Always a pleasure to be wanted, it was. And considering they left him alone and let him do his thing at will, he’d decided within a couple of weeks of his residency that he just might like to stay there. There were dark and interesting corners in the GDBCG’s facility and Matthew wanted to know them all. Even if there wasn’t something about the place that tickled his subconscious, the GDBCG was iconic in the field of genetic research. A hundredfold more doctors were laughed off the list of applicants than were allowed to pass through. The fact that they had given him, the mere son of a simple pediatrician and a quiet housewife, a residency was astounding. Good was good and smart was smart, but the people in the know at the GDBCG had seen something special in him that they’d chosen to pursue. For that he was ever-grateful. He’d often thought that he’d give up his eye teeth, without sedation, if they would grant him a permanent position. Preferably tenured.

It wasn’t just pride working its ugly self through his blood, either. It was purpose. The GDBCG granted him purpose. It was here, right here in the hallowed embrace of the Center, where Matthew would make a difference in this world where mothers and fathers could die of cancer, babies could be born without fully-formed skulls, and some kids had to grow up knowing that they were boys trapped in female bodies and not be able to fix that in a viable, utilizable way. He, however, was going to find a way to fix all of it; through the grace of God, he would, darn it. And there was no place better than here to do it in the entire world. If he could do it in solitude, tunelessly humming the relevant bars of Monster Mash while he worked, that just made it all the better.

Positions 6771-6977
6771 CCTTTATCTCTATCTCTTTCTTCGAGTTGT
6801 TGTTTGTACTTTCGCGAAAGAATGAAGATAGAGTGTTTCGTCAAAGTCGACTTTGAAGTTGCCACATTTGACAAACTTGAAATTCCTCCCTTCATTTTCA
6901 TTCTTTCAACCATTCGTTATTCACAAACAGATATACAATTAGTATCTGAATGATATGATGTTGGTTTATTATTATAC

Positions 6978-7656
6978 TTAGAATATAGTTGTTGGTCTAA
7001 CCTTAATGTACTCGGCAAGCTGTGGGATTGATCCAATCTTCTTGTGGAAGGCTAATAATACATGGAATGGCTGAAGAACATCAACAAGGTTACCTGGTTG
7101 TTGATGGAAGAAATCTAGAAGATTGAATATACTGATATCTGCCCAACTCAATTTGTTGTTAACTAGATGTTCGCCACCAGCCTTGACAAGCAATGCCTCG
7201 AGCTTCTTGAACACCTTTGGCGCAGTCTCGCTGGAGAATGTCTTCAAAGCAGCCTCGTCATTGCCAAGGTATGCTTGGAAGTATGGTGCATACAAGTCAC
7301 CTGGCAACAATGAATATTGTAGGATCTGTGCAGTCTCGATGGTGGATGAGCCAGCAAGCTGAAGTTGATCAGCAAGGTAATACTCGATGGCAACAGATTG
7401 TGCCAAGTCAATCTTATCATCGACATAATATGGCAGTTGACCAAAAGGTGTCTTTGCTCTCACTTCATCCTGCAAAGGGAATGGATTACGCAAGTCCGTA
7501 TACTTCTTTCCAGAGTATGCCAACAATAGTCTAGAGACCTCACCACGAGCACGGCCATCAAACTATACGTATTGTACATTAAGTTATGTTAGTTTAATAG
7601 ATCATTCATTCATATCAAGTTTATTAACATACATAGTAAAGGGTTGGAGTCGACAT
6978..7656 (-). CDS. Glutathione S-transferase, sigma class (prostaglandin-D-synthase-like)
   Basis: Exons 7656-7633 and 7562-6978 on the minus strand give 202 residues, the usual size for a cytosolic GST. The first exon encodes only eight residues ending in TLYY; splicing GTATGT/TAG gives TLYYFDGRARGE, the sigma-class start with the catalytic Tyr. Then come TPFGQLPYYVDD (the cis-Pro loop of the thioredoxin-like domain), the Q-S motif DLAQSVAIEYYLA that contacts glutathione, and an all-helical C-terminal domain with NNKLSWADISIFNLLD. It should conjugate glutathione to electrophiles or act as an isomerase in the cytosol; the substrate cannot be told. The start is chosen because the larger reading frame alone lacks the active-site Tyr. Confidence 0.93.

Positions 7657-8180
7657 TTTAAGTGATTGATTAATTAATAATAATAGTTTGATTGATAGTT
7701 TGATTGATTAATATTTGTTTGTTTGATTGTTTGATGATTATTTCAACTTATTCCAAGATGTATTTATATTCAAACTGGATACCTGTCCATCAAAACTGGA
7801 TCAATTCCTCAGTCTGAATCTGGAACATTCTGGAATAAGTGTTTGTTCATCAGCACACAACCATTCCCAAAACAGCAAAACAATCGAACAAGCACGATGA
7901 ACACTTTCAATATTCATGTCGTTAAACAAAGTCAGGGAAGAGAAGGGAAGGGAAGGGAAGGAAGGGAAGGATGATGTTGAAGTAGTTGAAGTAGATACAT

It was late—early, really—and his eyes burned and his shoulders ached. Posture, he reminded himself as he straightened and stretched, was something he definitely needed to work on. He’d told himself he was going to pack it in earlier than usual. Though his findings on his newest project were fascinating they were also as slow as molasses in January. Still, his mind always seemed to find something to pick at. Once again, most of the night was gone.

“And I need a breather,” Matthew whispered to nobody.

What he really needed to do was go home and sleep, but that didn’t stop him from tugging off his glasses and dropping them onto his desk. His eyes would appreciate the break and he didn’t need them for things that weren’t up close, anyway. His vision was plenty sufficient to navigate the hallways toward the balcony that many of the staff members used for breaks.

As always, the moment he stepped outside he was awed by how bright the September sky was. California skies had been positively gloomy in comparison, Los Angeles’s more than the rest. While there were places where the stars weren’t drowned out by light pollution or hidden behind the smog of ten million vehicular emissions, even the best of the best of places weren’t Wyoming. He’d been in Wyoming just over three months and his system still hadn’t gotten used to how clean and fresh the air seemed. He knew it wasn’t. It couldn’t be. There were far too many oil and gas operations in Wyoming to convince Matthew that was all clear in the star-studded or baby blue beyond, but it was a heck of a lot better than it had been back home.

It wasn’t the stars that drew him here in the wee hours of the morning, though. It was the bats. There was something about the construction of the Center that drew a bucket load of bats, not that Matthew could have said what it was. The thing he found most interesting about the phenomena was that one could find them swooping and swaying around the building’s concrete block walls and its flat, thermoplastic roof at times other than the hour or so between dusk and darkness. Common sense told Matthew it had to do with insect population, reflective lighting, and a lack of predators, but the owls and hawks that were common to the area made that last reason somewhat unlikely.

Buy the book!